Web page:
Liability under the statute extends to falling objects and falling workers, requiring “a showing that safety devices like those enumerated in the statute were absent, inadequate or defective, and that this was a proximate cause of the object’s fall, i.e., for the gravity-related injury.” 
Plaintiff argued this was a “falling object” case as the safety device itself – the backhoe acting as a hoist – was the falling object and failed its core objective of preventing harm to plaintiff.  Plaintiff’s expert concluded that the only way in which the accident could have occurred was that the employee accidently bumped or jostled the backhoe’s joystick, causing the bucket to lower and strike plaintiff.  Alternatively, he argued the backhoe was not properly placed or secured – because it was suspended over his head and thereafter became a “falling object” – and not properly constructed because it lacked safety devices to prevent the bucket from dropping.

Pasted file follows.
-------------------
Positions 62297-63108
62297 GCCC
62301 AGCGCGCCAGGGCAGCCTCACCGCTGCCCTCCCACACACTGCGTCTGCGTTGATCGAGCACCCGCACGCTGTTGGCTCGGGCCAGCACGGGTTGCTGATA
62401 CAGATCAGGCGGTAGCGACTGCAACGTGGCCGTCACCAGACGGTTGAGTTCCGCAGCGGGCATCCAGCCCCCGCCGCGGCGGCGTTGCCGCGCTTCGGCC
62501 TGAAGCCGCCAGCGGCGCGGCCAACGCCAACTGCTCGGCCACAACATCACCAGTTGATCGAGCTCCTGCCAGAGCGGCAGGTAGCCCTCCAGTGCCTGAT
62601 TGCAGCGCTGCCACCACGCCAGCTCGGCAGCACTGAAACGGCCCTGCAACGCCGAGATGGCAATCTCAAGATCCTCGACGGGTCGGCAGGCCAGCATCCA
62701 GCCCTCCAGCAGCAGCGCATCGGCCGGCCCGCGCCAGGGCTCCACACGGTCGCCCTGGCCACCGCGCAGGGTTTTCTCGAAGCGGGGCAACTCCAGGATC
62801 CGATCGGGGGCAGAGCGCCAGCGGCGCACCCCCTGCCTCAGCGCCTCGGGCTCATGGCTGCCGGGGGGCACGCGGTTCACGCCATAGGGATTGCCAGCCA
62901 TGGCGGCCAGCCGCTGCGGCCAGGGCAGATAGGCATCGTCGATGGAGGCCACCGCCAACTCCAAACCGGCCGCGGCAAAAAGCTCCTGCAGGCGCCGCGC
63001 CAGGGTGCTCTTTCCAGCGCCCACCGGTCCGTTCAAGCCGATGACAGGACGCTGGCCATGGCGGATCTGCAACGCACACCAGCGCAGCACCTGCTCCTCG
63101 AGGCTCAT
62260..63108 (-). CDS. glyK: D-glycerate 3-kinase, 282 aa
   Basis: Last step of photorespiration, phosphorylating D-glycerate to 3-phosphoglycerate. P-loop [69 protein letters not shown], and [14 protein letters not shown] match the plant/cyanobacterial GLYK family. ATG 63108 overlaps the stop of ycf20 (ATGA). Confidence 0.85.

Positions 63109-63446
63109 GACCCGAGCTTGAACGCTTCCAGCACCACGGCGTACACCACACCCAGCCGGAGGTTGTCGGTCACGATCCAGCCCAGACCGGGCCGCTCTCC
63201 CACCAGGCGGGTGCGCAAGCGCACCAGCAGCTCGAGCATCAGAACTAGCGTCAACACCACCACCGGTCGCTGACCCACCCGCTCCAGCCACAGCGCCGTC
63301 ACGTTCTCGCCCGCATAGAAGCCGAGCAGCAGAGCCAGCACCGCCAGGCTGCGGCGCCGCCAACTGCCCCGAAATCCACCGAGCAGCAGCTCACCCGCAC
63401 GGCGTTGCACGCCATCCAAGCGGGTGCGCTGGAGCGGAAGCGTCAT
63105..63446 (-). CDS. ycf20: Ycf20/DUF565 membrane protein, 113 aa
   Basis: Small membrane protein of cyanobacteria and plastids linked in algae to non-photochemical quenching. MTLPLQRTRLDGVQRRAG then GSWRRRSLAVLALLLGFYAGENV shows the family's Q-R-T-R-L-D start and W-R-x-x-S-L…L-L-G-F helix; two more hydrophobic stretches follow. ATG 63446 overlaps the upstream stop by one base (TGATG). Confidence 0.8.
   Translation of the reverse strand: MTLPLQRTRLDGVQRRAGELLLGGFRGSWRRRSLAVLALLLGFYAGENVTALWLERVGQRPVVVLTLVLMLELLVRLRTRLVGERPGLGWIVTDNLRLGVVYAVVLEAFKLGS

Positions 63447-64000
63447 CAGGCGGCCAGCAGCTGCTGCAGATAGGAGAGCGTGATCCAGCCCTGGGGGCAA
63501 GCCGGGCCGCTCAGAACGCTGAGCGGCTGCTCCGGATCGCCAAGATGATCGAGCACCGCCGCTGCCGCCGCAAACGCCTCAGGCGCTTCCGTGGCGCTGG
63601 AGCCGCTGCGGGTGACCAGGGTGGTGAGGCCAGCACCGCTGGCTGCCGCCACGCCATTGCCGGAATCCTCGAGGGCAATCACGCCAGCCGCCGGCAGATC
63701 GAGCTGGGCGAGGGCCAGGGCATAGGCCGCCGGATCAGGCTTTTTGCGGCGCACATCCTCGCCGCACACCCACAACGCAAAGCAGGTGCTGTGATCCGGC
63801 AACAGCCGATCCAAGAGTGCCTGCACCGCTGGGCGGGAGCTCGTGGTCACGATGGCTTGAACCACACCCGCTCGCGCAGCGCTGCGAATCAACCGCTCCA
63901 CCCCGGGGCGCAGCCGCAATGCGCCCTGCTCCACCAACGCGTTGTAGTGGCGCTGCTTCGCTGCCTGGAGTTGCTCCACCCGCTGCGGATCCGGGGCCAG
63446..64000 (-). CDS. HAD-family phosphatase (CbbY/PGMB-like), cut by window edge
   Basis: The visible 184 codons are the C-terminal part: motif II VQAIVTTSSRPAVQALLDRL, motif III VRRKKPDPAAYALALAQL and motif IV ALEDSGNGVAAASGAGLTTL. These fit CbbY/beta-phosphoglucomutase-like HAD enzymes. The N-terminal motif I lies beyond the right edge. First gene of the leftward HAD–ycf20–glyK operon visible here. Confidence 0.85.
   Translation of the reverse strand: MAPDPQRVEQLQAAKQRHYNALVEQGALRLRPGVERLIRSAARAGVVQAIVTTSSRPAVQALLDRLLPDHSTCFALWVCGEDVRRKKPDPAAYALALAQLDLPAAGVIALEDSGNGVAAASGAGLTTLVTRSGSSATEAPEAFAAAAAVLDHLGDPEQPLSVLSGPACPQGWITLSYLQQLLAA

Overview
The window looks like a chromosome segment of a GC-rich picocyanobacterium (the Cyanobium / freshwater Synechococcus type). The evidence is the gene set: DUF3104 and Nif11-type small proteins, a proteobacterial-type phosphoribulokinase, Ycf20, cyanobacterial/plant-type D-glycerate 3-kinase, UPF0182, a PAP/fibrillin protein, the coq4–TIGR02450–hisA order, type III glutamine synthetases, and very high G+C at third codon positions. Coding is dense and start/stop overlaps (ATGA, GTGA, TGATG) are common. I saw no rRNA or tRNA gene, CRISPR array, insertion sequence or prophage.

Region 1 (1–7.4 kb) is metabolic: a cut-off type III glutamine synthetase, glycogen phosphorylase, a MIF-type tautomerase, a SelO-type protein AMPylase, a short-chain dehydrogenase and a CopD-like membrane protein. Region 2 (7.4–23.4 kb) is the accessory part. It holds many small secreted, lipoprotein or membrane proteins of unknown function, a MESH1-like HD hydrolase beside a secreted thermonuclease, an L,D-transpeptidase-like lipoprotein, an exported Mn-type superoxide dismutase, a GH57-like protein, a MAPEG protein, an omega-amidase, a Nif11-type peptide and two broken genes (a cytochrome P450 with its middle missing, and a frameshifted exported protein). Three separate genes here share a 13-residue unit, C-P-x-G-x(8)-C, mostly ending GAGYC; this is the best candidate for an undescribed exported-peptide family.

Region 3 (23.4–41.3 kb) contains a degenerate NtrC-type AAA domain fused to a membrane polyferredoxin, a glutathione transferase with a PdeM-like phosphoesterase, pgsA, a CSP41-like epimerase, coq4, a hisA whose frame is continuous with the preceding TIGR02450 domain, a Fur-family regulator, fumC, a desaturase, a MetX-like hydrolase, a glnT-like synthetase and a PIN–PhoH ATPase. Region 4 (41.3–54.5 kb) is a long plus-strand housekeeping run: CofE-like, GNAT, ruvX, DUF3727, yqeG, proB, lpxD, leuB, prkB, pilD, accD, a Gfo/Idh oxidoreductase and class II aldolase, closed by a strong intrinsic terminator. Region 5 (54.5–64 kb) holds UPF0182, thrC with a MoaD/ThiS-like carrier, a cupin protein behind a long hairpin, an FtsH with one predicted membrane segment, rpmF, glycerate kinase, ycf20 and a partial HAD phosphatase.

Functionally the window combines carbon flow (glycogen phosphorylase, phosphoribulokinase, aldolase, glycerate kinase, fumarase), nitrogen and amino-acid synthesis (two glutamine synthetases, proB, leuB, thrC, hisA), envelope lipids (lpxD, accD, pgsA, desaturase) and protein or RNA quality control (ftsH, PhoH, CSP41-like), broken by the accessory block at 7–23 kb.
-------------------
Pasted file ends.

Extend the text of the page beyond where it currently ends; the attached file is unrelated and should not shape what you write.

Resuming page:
The Appellate Court, viewing as it must the facts in the light most favorable to plaintiff, held the accident occurred as a result of the employee jostling the controls, causing the backhoe’s properly functioning hyradulic system to lower the bucket.  Accordingly, plaintiff’s evidence would establish “the backhoe bucket crushed plaintiff … not because of gravity, but because of its mechanical operation by an allegedly negligent coworker.”  The Appellate Court thus affirmed dismissal of the § 240(1) claim because, citing Runner, “there was no falling object – the harm did not flow directly from the application of the force of gravity to an object.”
PRACTICE POINT:  This case, while tragic, is not a labor law case.  The object simply did not fall but rather was lowered onto the plaintiff.  It was also not an object being hoisted and was not able to be secured.  There was no falling object.
Labor Law § 241(6) (JAE)
The court held that § 23-4.2 (k) is not sufficiently specific to support a Labor Law § 241 (6) claim.  In addition, as the "load" — the T-connection — was not being carried or swung over plaintiff's head at the time of the accident, the court dismissed the § 241(6) claim to the extent that it relied upon § 23-9.4 (h) (5), which provides that, "[w]here power shovels and backhoes are used for material handling, . . . [c]arrying or swinging suspended loads over areas where persons are working or passing is prohibited."